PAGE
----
What about analogies? Are there some that should be left unused? I have preached to a family a comforting sermon that their beloved mother – a gentle woman who had a difficult life – had finally gone home. They understood home. They understood the comfort of that image.
In another instance, for a woman of very firm faith, I said, “She hasn’t gone anywhere. She is now where she has been since her Baptism: In the presence of God singing praises to him.” And the family was comforted by this image.
I have said that someone is in heaven. I have said that they rest and wait the resurrection. I have placed them under the altar and in the room prepared for them. I have said that the body is just a shell no longer containing the loved one’s soul, and that it is the thing redeemed which awaits reunification with the soul. It depends on what analogy will best describe, to the family, the hope of the resurrection of all flesh. I don’t usually mix analogies – in time of crisis, it causes confusion. But I feel comfortable using just about any analogy I can find in scripture and taking it as far as it can go to describe for a grieving member (or non-member) the life that is ours in Christ, the hope of the resurrection, and the life in Christ that is, and will be ours.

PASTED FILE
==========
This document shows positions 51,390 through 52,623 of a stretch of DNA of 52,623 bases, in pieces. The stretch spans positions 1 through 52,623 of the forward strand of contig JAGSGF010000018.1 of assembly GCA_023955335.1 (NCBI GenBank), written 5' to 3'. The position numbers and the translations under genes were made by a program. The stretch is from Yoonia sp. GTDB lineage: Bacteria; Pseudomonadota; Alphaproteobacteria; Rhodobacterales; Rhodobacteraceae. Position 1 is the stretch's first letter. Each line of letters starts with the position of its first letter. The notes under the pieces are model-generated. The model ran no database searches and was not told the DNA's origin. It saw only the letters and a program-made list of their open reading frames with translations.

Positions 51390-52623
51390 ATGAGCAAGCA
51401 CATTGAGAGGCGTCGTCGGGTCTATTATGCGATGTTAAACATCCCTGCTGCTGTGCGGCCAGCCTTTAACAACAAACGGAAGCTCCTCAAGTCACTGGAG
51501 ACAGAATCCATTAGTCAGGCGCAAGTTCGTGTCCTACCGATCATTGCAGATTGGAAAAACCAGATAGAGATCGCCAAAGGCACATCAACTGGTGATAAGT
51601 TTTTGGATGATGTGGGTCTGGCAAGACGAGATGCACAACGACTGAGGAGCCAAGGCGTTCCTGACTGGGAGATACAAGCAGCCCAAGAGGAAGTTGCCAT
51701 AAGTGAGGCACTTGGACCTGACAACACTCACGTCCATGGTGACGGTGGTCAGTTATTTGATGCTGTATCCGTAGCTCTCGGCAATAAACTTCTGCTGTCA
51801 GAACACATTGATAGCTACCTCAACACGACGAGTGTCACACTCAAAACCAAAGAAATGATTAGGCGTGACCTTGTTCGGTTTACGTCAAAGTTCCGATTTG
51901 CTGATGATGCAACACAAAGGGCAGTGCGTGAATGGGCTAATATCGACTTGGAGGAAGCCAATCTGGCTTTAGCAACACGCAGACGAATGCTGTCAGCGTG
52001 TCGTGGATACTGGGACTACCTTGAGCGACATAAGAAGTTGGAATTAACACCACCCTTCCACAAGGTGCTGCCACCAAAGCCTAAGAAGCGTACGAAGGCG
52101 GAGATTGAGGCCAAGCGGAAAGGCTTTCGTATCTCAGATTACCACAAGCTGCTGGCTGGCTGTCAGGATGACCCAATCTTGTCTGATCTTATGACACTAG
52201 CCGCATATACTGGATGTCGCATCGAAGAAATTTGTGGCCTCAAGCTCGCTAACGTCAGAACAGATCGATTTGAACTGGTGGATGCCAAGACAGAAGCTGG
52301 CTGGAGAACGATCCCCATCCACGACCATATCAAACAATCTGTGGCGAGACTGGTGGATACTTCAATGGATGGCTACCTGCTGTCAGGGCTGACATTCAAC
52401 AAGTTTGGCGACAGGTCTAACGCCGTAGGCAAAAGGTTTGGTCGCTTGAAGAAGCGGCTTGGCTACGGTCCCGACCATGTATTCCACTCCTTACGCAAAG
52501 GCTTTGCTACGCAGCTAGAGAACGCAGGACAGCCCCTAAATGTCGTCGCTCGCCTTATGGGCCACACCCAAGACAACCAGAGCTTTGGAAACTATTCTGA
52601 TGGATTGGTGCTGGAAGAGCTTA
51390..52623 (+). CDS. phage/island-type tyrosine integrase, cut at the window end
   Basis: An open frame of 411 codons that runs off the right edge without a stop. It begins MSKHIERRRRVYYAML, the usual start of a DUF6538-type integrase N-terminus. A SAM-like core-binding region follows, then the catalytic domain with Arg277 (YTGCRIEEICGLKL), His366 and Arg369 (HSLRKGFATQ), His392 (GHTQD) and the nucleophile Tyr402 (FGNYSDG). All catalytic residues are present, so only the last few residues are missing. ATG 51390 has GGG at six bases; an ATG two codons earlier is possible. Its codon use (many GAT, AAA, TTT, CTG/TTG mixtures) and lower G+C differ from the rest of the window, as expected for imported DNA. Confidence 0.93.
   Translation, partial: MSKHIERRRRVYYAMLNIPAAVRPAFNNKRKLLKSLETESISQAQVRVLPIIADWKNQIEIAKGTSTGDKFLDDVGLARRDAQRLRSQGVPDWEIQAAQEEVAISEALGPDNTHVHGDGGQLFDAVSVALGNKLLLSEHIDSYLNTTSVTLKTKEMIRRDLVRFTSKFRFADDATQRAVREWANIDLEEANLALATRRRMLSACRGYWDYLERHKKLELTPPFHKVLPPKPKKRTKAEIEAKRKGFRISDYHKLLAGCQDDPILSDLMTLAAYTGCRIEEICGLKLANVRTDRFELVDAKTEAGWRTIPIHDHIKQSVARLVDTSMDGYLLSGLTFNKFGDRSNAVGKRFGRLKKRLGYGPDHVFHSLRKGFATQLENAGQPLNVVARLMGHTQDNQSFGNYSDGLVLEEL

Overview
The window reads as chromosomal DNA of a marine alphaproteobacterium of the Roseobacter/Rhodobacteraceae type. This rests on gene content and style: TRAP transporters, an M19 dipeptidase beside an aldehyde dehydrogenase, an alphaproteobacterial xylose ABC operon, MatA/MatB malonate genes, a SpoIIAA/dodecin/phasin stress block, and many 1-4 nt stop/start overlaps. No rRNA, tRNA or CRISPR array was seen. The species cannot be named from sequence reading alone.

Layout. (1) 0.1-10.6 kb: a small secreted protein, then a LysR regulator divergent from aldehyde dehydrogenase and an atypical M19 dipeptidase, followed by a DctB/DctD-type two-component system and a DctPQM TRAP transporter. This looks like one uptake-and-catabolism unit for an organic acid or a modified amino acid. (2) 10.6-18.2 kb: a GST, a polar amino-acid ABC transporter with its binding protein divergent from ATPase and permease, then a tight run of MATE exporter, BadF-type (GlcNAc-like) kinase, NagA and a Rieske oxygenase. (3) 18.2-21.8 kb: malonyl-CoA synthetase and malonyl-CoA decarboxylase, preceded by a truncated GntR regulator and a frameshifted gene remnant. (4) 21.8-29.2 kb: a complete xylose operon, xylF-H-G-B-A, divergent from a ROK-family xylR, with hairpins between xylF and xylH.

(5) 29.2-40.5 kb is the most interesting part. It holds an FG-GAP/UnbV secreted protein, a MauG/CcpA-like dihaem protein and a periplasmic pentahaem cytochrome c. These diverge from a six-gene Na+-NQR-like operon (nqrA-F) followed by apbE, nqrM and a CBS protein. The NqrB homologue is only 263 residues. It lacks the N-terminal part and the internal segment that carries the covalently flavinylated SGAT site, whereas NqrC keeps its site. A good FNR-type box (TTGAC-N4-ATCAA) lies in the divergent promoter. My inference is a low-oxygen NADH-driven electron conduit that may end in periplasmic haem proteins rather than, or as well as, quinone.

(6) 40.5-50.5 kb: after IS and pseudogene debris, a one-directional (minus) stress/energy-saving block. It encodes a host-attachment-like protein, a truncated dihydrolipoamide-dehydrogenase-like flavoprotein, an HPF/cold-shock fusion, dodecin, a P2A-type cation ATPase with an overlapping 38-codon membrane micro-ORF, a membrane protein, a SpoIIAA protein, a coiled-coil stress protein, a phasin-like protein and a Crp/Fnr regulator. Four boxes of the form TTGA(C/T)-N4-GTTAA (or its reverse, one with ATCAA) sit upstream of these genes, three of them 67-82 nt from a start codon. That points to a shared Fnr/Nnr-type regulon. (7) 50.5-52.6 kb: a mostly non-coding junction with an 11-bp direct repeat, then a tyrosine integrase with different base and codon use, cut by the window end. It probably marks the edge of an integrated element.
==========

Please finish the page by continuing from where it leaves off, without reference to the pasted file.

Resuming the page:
If that makes me a gnostic one day and orthodox the next, or a pastor less concerned with doctrine than I should be, I plead guilty as charged, and will answer for my idle words at the day of judgment (not an image I use all that often in funeral sermons.) Just as I must answer for those whom I admit to the sacrament, those whom I exclude, those whom I have taught, those whom I have baptized, members that slipped away from me without my noticing, and members whom I shepherded to the eternal sheep pasture in the sky.
That’s also an analogy that has never – and likely will never – make a funeral sermon. But you never know. For just the right person, that might communicate to them, better than any other image, their new life in Christ.